You're right about OT - it gets crazy complicated if you implement it in a distributed fashion. But implementing it in a centralized fashion is actually not so bad. Its the perfect choice for google docs.
Here is my implementation of OT for plain text:
In this tiny source-only demo I do all the bookkeeping, and implement a working network protocol on websockets. The result? I can sync an object between the server & client all in about 150 lines of code total:
This code has no external dependancies except for the ot type itself (ottypes/json0 in this case - although it could be changed to text or rich text or something with barely any code change).
Nice work making a cool demo - but I think you're using the wrong algorithm ;)
Still, avoiding OT has led to some interesting new ideas and I look forward to seeing how things progress.
My appreciation of OT (having tried to implement it myself) is that proving that the code preserves the transform constraint is very hard (and the proof one makes is easily wrong).
I believe that the OT proof is equally hard for centralized and distributed versions of OT (I was only ever focused on centralized).
Proving that operations commute is way easier. Defining a global total order for operations is way easier.
Working with an OT base seems more difficult as a result; adding offline or new operations requires more proofs and gets harder.
I too turned towards simpler synchronization algorithms: https://github.com/espadrine/canop/blob/master/doc/paper.md
Implementing OT consists of copying algorithms from academic papers, there's no need to prove anything yourself. Commutativity and global ordering are prerequisites to any OT proof.
Offline support falls naturally out of OT, it's effectively free. New operations can be defined in terms of the primitives of insert, update, and delete, given the ability create a batch operations.
Distributed OT, where there is no central server is seriously tricky and algorithms with proofs of correctness can be hard to come by. But centralised OT is readily implementable, albeit with considerable background reading of the necessary papers.
Personally I think it's good to see approaches other than OT being explored. There's space for more than one solution.
I wondered whether his quote from the article related to the implementation of distributed OT in ShareJS, or just centralized OT. I always assumed he had said that of centralized OT.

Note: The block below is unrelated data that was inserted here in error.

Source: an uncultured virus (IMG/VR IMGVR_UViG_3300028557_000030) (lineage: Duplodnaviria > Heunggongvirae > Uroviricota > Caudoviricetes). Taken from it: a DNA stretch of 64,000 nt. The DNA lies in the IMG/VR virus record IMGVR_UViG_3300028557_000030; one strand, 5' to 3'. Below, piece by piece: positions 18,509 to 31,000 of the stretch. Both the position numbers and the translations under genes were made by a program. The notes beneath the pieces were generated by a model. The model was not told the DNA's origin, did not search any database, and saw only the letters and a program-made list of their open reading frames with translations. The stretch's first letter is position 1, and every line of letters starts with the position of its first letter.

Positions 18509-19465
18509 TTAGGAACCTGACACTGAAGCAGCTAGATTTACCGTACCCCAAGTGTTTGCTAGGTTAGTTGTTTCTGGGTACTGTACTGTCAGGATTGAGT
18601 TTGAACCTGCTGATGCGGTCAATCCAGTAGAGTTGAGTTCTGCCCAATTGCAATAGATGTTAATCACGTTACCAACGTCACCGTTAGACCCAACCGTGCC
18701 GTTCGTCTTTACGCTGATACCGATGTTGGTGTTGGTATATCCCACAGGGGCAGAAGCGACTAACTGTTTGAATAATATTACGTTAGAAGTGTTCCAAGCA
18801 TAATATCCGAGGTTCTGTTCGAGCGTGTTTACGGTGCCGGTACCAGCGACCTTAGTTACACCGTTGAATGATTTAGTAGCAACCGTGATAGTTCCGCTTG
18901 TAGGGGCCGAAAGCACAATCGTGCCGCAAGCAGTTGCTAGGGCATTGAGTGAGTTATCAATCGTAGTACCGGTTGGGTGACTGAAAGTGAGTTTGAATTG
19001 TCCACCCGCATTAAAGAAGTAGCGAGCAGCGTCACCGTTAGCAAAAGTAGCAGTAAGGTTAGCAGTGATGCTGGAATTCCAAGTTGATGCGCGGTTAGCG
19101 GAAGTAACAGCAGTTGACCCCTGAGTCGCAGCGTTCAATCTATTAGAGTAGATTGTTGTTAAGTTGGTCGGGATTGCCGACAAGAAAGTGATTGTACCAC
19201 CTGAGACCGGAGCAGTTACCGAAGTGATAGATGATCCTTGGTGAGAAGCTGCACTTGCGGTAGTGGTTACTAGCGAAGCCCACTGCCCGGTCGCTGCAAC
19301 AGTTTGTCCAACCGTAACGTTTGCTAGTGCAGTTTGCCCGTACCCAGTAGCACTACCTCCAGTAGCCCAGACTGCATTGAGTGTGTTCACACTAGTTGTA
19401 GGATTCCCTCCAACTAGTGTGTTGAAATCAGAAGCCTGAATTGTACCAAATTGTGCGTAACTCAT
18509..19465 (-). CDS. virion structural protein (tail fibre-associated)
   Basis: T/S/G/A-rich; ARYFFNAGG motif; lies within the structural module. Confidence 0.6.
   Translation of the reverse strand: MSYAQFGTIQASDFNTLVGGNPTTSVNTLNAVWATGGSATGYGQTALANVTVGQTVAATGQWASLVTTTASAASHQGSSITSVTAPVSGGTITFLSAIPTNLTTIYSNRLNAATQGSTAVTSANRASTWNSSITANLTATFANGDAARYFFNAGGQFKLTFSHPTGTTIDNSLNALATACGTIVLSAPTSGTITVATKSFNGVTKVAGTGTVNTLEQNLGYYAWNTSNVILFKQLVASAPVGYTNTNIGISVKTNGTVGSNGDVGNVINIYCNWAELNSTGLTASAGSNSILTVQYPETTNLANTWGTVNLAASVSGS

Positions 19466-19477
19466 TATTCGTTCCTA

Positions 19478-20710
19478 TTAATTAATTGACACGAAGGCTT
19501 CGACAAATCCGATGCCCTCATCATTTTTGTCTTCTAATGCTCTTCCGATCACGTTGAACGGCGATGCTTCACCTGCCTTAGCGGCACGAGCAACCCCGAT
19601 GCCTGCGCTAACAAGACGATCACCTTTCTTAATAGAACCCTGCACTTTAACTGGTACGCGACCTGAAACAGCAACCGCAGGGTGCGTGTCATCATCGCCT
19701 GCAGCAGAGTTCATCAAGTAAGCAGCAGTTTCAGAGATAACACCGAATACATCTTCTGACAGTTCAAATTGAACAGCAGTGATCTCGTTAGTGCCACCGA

> Implementing OT consists of copying algorithms from academic papers
If you extend them, you need to extend the proof as well.
> New operations can be defined in terms of the primitives of insert, update, and delete
Similar to vector spaces, adding a vector to the base that is orthogonal to all others can give you a much larger space. While in OT, every new primitive requires an exponentially growing number of proofs, you can avoid that with a simpler algorithm.
Sure, OT has text figured out (although it took some time to fix the details). However, I am personally interested in more complex data structures such as matrices (bitmap) and trees (vector graphics, rich text), where you want to maintain the meaning of, say, the rotation of a layer. Even with sound, which can be kind of seen like a list, using the same primitives as with text would yield strange results.
It is harder to tweak an OT algorithm to go closer to the intention of the user (which I do heavily in Canop for text) as it is completely independent from the proof that is needed to maintain convergence.
To me, adding collaboration to an operation-based editor should be as simple as adding an undo/redo system.
I absolutely think that OT was a phenomenal achievement, but in a couple of years, I hope it won't be the go-to choice.
Its not actually necessary to add any new primitives though. Most of the time, composite operations can represent higher-level operations. I'll expand on this below.
> I am personally interested in more complex data structures such as matrices and trees
Trees can be modelled in OT using only the primitives of insert, update, and delete, providing that you support linear addresses (i.e. paths). We know from Lisp that everything else can be modelled from trees, so you effectively get a general-purpose system from just three primitives. CoPowerPoint was implemented using this approach and allows arbitrary graphical editing.